It could be that America has never truly cared about its slaves, except for how bad those slaves made America look. That’s why we can have this debate about monuments to Confederate generals, (when there should be no need for debate, at all).
America has consistently sought to portray the antebellum South in romantic terms – with its genteel aristocracy, southern belles… oh, and “soft laughter from the negro quarters.” It was all a veneer – an affectatious delicacy beneath which rolled the total dehumanization of an entire race of people. We know this. Yet, we, enlightened people, succumb over and over to the romance that gives high priority to the imagination, and little to reason. How else to explain a nation that will revile the infamous Revolutionary, Benedict Arnold, yet revere his traitorous Confederate cousins?
There are over 700 Confederate monuments, most of which are dispersed throughout the former Confederate states. These are not monuments to heroism, as most Confederate sympathizers would have us believe. They are the face of America’s crime against humanity.
For the Neo-Nazi, the White Supremacist, the KKK, the Confederacy is a shield. It is the symbol of their America – defiant white men standing up to a federal government that dare be inclusive at their expense; that dare put blacks and Jews on a plane meant to be the sole inheritance of white people.
The other night, on Fox News, Dr. Charles Krauthammer lauded a monument to Confederate soldiers for their valor against overwhelming odds. But, did those soldiers fight any more valiantly that did Hitler’s Wehrmacht, who were outnumbered by the Allies 5-to-1, and still nearly won the day?
The Nazi cause was no less ignoble than the Confederate cause. Yet, there are no monuments to Erwin Rommel, Heinz Guderian, or Eric von Manstein, arguably three of the greatest military generals that ever lived. Why is that? Because no one is allowed – and rightfully so – to romanticize what the Nazis did to the Jewish people. Yet, it is okay to romanticize a Confederacy that propagated evils against an innocent race of people America is yet to admit to: unspeakable acts beneath that veneer of Southern gentility – rampant pedophilia – visited upon chained black children; crimes chained mothers and fathers could not protect against. Erect a Confederate monument to that!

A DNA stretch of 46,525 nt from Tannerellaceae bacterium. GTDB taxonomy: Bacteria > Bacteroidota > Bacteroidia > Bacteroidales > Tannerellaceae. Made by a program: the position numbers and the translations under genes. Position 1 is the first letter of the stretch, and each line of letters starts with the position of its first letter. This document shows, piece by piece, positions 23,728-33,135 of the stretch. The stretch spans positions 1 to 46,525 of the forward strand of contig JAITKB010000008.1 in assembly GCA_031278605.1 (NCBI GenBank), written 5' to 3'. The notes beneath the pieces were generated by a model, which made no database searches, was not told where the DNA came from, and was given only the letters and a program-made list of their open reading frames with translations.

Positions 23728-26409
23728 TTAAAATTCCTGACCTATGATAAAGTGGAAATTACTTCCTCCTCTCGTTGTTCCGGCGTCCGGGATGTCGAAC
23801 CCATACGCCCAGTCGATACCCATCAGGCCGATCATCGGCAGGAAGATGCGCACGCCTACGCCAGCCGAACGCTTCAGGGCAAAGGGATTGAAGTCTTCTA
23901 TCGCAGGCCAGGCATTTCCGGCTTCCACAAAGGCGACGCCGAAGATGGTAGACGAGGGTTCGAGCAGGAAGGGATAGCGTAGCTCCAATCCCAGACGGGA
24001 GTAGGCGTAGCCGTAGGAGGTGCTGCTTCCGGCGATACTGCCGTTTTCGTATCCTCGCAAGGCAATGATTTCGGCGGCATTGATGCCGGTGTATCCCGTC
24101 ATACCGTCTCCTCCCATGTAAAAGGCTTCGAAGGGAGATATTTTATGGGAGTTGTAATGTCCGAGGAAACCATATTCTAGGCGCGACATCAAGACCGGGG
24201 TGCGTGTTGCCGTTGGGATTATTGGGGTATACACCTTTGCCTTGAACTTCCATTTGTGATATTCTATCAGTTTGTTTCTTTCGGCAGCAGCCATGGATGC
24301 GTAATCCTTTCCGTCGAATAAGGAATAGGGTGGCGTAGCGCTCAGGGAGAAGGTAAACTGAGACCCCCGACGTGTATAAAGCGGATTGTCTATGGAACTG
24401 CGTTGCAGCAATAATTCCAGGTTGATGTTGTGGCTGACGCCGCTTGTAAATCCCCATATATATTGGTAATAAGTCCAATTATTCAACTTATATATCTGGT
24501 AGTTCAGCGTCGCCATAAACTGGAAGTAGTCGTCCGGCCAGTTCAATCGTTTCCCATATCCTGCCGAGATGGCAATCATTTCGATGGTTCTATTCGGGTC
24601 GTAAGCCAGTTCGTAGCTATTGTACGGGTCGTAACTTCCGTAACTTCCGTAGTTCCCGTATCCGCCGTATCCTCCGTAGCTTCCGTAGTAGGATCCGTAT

History exists. It cannot be changed, nor erased. Memory, on the other hand, can be formed and re-formed. Robert E Lee, as the military arm of the Confederacy, sought to defeat the United States of America so that slavery could survive and, ideally, spread. That is historical fact. Today, many American’s, nonetheless, memorialize Lee – call him “America’s most beloved general”; (even more “beloved” than Ulysses S. Grant, the Union general who defeated Lee and literally saved this country!) Reconcile that.
Now, people across this nation – many young people who have already cast off their fathers’ prejudices – tear at these Confederate statues with their bare hands, as though they instinctively know it is their future they fight for; as though they know in their gut that for the future to be realized, all of the colors of America must be fully enfranchised. That can only happen absent the Confederate shadow that looms over this nation – a presence that has been elevated to honor when all it deserves is infamy.
Take down the Confederate monuments, now. Put them in museums. Then, let us all visit those museums, and show our children the truth of this nation – how it once condoned evil, and then fought mightily to vanquish it. Put the Confederacy behind shatterproof glass, and pray that the hate it represents never rises again.